The historic legal arguments on the Obama health care overhaul came to a close at the U.S. Supreme Court on Wednesday, with key justices suggesting the court may be prepared to strike down not just the individual mandate but the whole law.
The major arguments of the day were premised on a supposition. Suppose, asked the court, we do strike down the individual mandate — what other parts of the law, if any, should be allowed to stand?
No matter how many times he said it Wednesday, the White House press corps just didn't seem to be buying deputy press secretary Josh Earnest's assertion that Obama administration officials weren't working on contingency plans just in case the Supreme Court strikes down the Affordable Care Act.
They also weren't taking at face value Earnest's defense of Solicitor General Donald Verrilli's performance on behalf of the administration Tuesday which has been widely criticized as nervous, halting and all-around less-than-inspiring.
What happens when impassioned demonstrators come this close to each other?
Opponents and defenders of the new national health care law found out this week, sometimes facing off outside the U.S. Supreme Court as the justices inside heard three days of oral arguments on the law's constitutionality.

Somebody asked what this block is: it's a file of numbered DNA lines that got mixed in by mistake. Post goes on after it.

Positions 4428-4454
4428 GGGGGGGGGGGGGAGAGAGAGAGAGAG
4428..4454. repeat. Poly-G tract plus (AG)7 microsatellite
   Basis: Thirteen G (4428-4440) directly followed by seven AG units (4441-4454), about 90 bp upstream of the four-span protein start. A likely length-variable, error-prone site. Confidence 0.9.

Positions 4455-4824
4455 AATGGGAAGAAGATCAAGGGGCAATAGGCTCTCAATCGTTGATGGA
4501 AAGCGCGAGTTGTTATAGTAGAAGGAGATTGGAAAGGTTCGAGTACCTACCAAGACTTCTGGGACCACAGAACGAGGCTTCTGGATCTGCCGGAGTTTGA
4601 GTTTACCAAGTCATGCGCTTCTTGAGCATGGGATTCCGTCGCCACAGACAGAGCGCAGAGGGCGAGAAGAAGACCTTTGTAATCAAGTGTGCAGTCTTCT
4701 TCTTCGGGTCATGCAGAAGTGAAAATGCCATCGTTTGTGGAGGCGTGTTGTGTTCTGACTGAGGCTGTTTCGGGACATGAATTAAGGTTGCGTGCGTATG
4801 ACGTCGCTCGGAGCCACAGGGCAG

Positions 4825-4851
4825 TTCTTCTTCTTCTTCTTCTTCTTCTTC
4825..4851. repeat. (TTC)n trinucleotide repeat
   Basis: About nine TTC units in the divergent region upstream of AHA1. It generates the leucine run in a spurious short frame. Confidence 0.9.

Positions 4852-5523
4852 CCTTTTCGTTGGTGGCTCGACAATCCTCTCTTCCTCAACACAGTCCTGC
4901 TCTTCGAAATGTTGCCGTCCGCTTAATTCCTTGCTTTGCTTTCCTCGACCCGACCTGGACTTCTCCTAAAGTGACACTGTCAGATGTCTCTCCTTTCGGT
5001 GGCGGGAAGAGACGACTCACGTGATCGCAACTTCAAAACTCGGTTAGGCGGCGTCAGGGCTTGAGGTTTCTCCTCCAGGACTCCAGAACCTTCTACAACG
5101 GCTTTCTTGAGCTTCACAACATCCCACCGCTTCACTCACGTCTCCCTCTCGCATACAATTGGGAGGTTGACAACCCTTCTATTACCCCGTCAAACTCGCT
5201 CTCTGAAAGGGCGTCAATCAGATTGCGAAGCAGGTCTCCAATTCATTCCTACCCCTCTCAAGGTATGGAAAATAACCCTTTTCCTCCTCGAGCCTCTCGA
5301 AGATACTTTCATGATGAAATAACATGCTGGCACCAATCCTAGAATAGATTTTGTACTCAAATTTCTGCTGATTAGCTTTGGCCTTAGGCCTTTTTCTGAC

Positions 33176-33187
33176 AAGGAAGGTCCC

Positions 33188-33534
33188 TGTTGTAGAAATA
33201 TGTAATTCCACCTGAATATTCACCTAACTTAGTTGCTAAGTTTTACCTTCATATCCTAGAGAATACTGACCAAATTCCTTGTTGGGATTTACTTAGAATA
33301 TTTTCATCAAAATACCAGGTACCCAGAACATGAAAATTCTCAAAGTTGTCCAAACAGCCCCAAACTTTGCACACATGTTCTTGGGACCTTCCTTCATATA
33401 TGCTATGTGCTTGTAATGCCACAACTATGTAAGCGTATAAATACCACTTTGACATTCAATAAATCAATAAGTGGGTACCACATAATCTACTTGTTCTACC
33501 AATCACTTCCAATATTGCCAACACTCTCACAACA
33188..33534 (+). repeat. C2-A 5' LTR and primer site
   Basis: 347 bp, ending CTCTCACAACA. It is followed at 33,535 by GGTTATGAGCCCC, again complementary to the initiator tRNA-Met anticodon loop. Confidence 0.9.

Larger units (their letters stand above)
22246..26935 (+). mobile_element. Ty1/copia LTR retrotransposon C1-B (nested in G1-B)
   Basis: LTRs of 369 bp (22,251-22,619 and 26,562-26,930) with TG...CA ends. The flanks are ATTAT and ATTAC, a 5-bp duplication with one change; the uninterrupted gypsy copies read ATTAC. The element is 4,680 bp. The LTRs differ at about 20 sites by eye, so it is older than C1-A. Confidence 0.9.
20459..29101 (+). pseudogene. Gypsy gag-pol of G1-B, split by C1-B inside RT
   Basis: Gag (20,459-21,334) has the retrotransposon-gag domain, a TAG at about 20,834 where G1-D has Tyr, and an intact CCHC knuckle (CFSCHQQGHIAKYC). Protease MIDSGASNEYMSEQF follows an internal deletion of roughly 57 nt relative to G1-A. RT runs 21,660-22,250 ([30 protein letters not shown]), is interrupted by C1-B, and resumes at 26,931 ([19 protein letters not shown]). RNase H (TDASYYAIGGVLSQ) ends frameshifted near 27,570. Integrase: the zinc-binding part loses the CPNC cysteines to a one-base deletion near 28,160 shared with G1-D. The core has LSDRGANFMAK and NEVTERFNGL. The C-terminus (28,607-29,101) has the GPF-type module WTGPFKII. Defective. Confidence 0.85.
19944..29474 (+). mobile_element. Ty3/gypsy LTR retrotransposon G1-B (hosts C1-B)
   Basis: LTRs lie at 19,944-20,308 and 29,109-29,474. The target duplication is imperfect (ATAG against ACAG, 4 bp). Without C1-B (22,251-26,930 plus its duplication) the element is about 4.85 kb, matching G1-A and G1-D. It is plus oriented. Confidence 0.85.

NPR discussed the experience with demonstrators from both sides of the debate, who traveled from other states or nearby cities to bring their voices to the steps of the high court.
Listen to Wednesday Afternoon's Supreme Court arguments
The Supreme Court on Wednesday heard the last of three days of oral arguments on the fate of President Obama's health care law. A transcript of Wednesday afternoon's arguments, as prepared by the court, follows.
CHIEF JUSTICE ROBERTS: We will continue argument this afternoon in case 11-400 Florida v. Department of Health and Human Services.
Mr. Clement. ORAL ARGUMENT OF PAUL D. CLEMENT ON BEHALF OF THE PETITIONER MR. CLEMENT: Mr. Chief Justice, and may it please the Court:
On the final morning of its three-day health care law extravaganza, the U.S. Supreme Court wrestled with the question of whether parts of the 2010 federal statute can survive if the justices strike down its central tenet: the individual insurance requirement.
In other words, if the nine justices find the insurance mandate unconstitutional when they rule by June, would that mean that the entire law also fails the constitutionality test?